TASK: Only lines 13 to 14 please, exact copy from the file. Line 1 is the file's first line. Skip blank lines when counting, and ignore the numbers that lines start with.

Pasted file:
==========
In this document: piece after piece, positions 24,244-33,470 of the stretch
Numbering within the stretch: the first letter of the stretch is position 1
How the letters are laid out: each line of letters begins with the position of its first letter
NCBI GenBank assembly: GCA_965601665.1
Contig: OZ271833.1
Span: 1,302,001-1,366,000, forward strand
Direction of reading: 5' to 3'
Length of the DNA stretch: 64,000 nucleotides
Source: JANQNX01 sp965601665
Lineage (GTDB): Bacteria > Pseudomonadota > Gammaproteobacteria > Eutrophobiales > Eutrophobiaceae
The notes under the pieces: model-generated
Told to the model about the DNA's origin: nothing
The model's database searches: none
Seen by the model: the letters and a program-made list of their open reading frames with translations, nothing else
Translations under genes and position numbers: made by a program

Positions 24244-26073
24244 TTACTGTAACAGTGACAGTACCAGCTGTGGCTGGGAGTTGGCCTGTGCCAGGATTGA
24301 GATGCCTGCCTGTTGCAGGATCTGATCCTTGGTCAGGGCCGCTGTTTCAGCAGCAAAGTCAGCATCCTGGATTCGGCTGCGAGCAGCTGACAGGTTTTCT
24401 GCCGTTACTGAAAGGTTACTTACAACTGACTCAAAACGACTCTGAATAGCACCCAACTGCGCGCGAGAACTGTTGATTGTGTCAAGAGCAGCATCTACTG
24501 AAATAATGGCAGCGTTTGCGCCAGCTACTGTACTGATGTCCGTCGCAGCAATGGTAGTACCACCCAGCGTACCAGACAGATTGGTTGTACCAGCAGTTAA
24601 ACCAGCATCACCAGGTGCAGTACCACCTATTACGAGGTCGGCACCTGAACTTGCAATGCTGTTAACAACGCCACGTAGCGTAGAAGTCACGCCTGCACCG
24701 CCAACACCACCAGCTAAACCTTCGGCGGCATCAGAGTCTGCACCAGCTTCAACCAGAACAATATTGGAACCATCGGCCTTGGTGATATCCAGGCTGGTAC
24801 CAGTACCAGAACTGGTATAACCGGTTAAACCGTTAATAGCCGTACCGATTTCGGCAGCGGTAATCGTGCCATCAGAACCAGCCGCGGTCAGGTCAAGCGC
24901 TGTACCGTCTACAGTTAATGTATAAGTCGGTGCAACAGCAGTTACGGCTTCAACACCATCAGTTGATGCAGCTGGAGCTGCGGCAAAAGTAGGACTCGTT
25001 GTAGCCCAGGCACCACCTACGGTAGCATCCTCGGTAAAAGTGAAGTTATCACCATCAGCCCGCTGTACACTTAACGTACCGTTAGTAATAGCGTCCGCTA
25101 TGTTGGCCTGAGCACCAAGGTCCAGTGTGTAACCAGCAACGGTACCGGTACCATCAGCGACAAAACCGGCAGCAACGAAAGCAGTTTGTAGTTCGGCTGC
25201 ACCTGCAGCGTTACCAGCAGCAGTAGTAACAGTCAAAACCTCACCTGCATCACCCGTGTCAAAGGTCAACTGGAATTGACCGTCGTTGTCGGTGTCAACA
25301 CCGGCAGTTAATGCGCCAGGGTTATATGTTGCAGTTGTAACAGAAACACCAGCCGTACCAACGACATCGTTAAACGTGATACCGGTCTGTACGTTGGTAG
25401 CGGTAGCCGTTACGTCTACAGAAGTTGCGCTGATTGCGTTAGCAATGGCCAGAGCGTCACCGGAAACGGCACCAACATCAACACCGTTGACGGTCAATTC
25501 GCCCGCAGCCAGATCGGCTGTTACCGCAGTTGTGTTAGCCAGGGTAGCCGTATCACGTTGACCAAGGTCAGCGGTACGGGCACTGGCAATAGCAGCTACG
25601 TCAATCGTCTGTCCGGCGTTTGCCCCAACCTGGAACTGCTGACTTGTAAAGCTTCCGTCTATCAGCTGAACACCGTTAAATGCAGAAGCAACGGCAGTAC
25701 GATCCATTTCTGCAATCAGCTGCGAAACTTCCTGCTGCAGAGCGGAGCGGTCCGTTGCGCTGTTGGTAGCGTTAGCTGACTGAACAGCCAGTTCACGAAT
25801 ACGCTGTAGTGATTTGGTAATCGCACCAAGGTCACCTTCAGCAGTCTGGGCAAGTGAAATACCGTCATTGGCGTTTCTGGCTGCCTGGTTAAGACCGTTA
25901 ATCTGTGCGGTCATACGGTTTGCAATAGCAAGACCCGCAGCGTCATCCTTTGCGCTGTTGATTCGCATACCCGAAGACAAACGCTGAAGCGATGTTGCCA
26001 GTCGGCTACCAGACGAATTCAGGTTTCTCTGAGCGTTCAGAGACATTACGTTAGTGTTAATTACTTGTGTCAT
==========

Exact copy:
The model's database searches: none
Seen by the model: the letters and a program-made list of their open reading frames with translations, nothing else